Here's a partial list of things that happened in 1876:
It was, of course, the nation's 100th birthday. George Armstrong Custer met his fate at the Battle of Little Bighorn. Alexander Graham Bell made the first phone call. A giant squid, 18 feet long, washed up on a beach in Newfoundland.
And James Boyle's great-great-grandmother grew a very special cucumber in her Illinois garden. She put the sprouting vine in an old medicine bottle, so the cucumber grew inside it.
"She pickled it, and corked it, and it has been in the family ever since," Boyle tells Robert Smith, guest host of weekends on All Things Considered.
You read that right — the Boyle family, now of North Port, Fla., has been passing down this historical pickle ever since 1876.
"It's still got the juice inside of it," Boyle says, "with the original cork, and it's got the brown label on it that says it was grown July 15, 1876."
Boyle says he's aware his family treasure isn't exactly commonplace.
"You know, a lot of people talk about heirlooms, you know, jewelry and necklaces and stuff like that," Boyle says. "But why would somebody pass down a pickle? That's just weird."
"Midwesterners are farmers and I don't know if that's what they did for fun back then," he adds. "But it's a fun thing."
Boyle says he's planning to pass the pickle on to his kids, unless someone makes him a better offer. In the meantime, any danger that someone will eat the elderly pickle after all these years?
ROBERT SMITH, host: So, while we're on the topic of really old food, let's move from ancient desserts to a finely aged appetizer. In fact, this delicacy has been waiting in a bottle for someone to eat it since 1876, 1876. Just to give you a sense of how old this food item is, it could have been the final snack for George Custer at Little Big Horn. This food could have been gnashed on by Alexander Graham Bell as he invented the telephone.
ALEXANDER GRAHAM BELL: Mr. Watson, come here. I want you.
UNIDENTIFIED MAN: I have something delicious to eat.
SMITH: So what is this 135-year-old appetizer? The world's oldest pickle.
JAMES BOYLE: It looks like a cucumber, which it is. It looks like a pickle that you can buy in a store in the, like the bigger ones.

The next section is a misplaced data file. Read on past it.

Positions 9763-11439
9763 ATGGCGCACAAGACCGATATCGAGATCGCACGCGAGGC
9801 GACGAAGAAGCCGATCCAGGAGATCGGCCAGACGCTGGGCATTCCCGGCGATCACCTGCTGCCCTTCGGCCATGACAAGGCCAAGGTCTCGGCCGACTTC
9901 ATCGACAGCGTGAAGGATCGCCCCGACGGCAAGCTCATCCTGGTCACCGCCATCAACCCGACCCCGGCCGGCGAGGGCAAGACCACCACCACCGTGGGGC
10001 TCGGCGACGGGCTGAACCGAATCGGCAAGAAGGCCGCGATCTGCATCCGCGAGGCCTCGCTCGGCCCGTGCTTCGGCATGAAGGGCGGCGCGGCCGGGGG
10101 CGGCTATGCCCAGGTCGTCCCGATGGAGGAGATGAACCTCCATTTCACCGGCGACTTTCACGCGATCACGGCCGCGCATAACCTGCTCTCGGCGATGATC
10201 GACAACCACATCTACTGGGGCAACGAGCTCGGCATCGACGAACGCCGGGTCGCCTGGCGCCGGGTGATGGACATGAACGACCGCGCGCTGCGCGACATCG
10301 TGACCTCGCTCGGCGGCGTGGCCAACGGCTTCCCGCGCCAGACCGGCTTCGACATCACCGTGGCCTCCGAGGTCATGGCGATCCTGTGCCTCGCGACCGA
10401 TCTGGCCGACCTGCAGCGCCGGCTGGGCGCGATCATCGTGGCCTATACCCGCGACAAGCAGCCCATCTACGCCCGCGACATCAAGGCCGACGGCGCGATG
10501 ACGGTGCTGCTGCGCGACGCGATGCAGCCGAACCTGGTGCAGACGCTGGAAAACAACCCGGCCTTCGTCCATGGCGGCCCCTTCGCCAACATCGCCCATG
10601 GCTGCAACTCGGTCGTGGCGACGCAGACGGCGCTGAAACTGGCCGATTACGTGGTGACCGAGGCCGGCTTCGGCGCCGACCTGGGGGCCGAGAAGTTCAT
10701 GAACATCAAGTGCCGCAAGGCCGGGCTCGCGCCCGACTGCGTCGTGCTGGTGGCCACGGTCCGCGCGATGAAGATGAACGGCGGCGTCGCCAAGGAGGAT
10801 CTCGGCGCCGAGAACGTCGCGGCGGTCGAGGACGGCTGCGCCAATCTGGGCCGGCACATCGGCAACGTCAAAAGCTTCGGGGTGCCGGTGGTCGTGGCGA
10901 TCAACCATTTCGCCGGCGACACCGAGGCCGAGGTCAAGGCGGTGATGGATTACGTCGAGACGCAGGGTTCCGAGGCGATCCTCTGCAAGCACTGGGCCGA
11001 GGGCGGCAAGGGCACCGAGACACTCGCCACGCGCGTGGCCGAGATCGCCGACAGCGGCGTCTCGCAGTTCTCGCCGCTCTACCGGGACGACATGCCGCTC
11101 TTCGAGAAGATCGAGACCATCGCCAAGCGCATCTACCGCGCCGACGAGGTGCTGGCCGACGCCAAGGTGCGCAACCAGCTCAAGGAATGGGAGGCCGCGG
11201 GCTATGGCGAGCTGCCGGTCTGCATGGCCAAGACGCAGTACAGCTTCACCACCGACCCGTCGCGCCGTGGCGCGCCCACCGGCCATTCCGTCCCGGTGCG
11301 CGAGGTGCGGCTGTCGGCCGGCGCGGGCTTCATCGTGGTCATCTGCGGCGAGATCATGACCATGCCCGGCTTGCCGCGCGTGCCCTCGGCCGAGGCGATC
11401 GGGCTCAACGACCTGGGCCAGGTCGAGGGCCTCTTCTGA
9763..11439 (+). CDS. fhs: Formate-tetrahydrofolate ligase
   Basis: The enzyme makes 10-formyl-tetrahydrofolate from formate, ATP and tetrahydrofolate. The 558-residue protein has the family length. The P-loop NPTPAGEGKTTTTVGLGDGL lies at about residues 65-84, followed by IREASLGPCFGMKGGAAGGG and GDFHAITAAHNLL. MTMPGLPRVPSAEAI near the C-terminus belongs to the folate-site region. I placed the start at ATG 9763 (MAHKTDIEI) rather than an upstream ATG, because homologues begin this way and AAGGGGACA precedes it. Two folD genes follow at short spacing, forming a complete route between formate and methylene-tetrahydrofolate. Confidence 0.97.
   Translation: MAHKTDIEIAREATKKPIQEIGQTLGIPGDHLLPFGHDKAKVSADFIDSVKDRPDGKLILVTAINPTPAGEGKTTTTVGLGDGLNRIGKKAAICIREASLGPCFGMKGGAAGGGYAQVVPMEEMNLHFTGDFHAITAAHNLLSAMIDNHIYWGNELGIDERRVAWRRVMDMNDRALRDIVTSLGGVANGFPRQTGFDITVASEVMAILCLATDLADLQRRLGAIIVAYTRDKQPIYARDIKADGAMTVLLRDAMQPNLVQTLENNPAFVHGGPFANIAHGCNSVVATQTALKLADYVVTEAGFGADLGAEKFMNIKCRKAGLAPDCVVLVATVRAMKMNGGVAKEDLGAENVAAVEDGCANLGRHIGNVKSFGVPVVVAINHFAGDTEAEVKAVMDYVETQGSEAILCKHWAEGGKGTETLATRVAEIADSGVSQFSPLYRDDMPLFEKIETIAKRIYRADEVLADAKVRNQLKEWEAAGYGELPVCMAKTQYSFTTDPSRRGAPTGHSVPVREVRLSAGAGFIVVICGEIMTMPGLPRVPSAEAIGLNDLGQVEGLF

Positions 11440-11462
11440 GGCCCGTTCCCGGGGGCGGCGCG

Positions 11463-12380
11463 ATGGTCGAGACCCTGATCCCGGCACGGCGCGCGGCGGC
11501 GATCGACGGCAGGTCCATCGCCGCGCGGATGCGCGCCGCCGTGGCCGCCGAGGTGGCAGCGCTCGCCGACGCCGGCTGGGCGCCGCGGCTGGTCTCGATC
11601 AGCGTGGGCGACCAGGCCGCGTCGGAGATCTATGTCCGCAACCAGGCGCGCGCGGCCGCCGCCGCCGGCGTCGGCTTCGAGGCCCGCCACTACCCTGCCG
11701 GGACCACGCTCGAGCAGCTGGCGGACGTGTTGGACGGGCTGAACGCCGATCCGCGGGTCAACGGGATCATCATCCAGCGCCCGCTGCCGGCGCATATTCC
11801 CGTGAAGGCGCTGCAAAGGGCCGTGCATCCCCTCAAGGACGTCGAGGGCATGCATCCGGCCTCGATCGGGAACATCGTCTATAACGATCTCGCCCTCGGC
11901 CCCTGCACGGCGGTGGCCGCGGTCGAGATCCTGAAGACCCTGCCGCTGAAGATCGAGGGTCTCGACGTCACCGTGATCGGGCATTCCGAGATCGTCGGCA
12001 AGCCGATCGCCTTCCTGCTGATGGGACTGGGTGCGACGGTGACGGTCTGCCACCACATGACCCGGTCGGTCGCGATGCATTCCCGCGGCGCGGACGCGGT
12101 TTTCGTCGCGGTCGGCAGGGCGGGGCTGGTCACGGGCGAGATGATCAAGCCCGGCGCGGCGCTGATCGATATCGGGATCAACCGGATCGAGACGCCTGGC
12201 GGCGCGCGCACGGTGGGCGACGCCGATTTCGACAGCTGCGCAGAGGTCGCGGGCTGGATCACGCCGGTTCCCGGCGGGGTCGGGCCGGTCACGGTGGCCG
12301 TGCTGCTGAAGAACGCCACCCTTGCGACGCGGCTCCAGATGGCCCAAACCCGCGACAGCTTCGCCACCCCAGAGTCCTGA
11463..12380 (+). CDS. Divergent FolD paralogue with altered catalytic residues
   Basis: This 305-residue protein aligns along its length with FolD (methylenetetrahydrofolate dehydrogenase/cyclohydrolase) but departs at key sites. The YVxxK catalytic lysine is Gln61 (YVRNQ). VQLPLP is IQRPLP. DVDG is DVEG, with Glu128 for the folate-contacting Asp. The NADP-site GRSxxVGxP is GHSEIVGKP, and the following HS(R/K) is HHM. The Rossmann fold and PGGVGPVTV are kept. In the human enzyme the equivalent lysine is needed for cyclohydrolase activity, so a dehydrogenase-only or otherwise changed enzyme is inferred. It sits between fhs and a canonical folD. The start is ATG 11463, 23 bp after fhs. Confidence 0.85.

SMITH: James Boyle of North Port, Florida, owns the historical pickle. And actually, we're not sure it's the oldest. Guinness doesn't exactly keep track of such things.
BOYLE: And it's still got the juice inside of it. It's in a old medicine bottle from back then with the original cork. It's got the brown label on there and it's written down that it was grown in the bottle July 15, 1876.
SMITH: Now how does a scrumptious pickle last an entire century without someone wanting to relish it? I don't know, I think that joke worked out better in 1876. Well, there is something very special about this old pickle. It was grown inside the bottle. In the bottle. Boyle's great grandmother in Illinois put a medicine bottle with a narrow neck around a baby cucumber and it grew in there.
BOYLE: And she had pickled it and corked it. And it has been in the family ever since.
SMITH: That's how it survived. You couldn't get it out of the bottle to eat it even if you wanted to. Wait, does anybody actually want to eat it?
SMITH: Boyle doesn't know the name of his great grandmother. All he knows is this pickle, passed down, you know, I'd say lovingly but, well, you should really take a look at the pickle.
BOYLE: You know, a lot of people talk about heirlooms, you know, about jewelry and necklaces and things like that. But why would somebody pass down a pickle? That's just weird, you know, weird or whatever. But, you know, Midwesterners are farmers, and I don't know if that's what they did for fun back then or we don't know any of that. But it's a fun thing.
SMITH: And I'm sure his kids are really stoked knowing that someday they, too, will inherit the family brine.
BOYLE: If they want it or, you know, it's sitting around. If somebody wants it and the price is right, you know, I'd probably sell it.
SMITH: Make him an offer after you check out the picture of the pickle on our website, npr.org. Transcript provided by NPR, Copyright NPR.